Engineer Asks NRC To Close Own Nuke Plant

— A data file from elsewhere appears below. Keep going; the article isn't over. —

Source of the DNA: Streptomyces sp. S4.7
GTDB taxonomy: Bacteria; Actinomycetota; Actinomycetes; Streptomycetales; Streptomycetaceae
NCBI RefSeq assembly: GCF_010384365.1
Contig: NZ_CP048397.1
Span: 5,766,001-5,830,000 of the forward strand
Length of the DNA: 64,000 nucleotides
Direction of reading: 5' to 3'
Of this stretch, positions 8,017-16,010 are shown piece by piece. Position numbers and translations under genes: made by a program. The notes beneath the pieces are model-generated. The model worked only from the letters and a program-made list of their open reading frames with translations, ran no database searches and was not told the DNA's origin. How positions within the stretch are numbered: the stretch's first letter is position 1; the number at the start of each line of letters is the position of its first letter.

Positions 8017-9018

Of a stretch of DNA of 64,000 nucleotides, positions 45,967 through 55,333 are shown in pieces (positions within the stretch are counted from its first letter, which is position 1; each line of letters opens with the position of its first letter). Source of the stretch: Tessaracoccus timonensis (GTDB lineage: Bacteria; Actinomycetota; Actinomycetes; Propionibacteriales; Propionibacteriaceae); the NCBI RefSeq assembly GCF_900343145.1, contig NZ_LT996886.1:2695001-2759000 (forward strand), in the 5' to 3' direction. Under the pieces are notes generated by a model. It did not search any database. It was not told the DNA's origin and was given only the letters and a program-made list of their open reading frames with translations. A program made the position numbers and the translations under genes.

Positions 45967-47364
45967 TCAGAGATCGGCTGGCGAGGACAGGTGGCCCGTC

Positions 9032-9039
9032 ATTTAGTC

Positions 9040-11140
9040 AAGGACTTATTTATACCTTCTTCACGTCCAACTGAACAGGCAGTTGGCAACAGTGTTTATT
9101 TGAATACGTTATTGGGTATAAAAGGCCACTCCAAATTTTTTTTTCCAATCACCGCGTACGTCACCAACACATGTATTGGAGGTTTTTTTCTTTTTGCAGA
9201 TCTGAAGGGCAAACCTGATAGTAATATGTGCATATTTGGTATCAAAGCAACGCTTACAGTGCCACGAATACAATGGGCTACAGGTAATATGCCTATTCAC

TO save money, a Connecticut nuclear plant has repeatedly violated its operating license, and the plant's owner lied to federal regulators - saying the plant had safety features that didn't exist, according to a senior engineer at Northeast Utilities. The allegations are significant not only for the safety breaches but because, says one federal official, this may be the first time a utility employee has sought government help to close the nuclear plant he helps oversee. In a petition filed with the Nuclear Regulatory Commission (NRC) on Aug. 21, George Galatis, an engineer in the nuclear engineering department of the plant's owner, Northeast Utilities, alleges that for 20 years NU consistently allowed the Millstone 1 plant near Waterford, Conn., to offload its reactor's entire complement of fuel during scheduled outages. The 580 fuel assemblies were kept in a spent-fuel pool authorized to hold only one-third that number. Moreover, when the utility sought license amendments to increase the pool's capacity, it claimed the pool had safety features that didn't exist and on which approval of the amendments hinged, according to the petition. If, during a planned maintenance outage, an earthquake had occurred or the facility had been subject to other structural stresses it supposedly was designed to withstand, Mr. Galatis says, the water covering the fuel could have boiled off and the fuel likely would have melted, releasing dangerous amounts of radiation. In addition to Millstone 1, NU operates two other reactors at Millstone, the Haddam Neck plant near Haddam Neck, Conn., and the Seabrook nuclear power plant in New Hampshire, just north of the Massachusetts border. ''Given the history of this, it's fair to ask whether other Northeast Utility plants are being run the same way,'' adds Ernest Hadley, an attorney representing Galatis, a 13-year veteran at NU. Richard Gallagher, a NU spokesman, says: ''We take this very seriously and will evaluate it on its merits.'' NU is asking the NRC to amend its license, he adds, to allow it to offload the reactor's full fuel load. The plant's next scheduled refueling outage is this fall. The allegations come at a time when cost pressures on nuclear utilities are growing. States around the country are deregulating utilities, opening the field to unprecedented competition. Indeed, Galatis says, NU's alleged license violations are cost-driven. He says the utility would have to spend between $5 million and $15 million to bring its spent-fuel pool up to licensing standards. Instead of making those modifications, the utility claimed credit for ancillary cooling equipment, although that equipment could not meet safety criteria without modifications either. By offloading the entire fuel load, the utility could save about $18 million in expenses and 30 days in down time. The allegations also come at a time when the NRC is struggling with how to conduct its activities in the face of tighter budgets, a regulation-leery Congress, and increasing numbers of aging nuclear plants. For example, in an internal report the Monitor obtained evaluating the agency's effectiveness in overseeing the South Texas Project, an NRC task force cited inspectors' tendencies to inspect documents rather than hardware. Often NRC evaluations were more favorable than those conducted by third parties such as private contractors or the Institute for Nuclear Power Operations, an industry-supported monitoring group in Atlanta. At Millstone 1, according to the petition, the NRC merely reviewed the utility's own safety-evaluation documents in granting license amendments for the spent-fuel pool. No inspector actually checked to see if the pool met requirements. Galatis says he first raised the issue internally in 1992. But he filed a formal petition only after he became frustrated with responses from the utility and from the NRC. ''The NRC did not come out and look,'' Galatis says. ''And we had three opportunities to identify what we were really doing versus what we said we were doing. This says that if you're a utility, you can say what your doing on paper, not do it, and get away with it.'' He asks that the utility's license be suspended for 60 days and that its latest license-amendment request be denied. The petition also was filed on behalf of We the People Inc., a clearinghouse for nuclear whistle-blowers in Rowley, Mass. ''This is not so much Millstone as the NRC not doing its job,'' says Stephen Comley of We the People. ''The NRC seems to be more interested in being a consultant to the nuclear industry than a regulator.''

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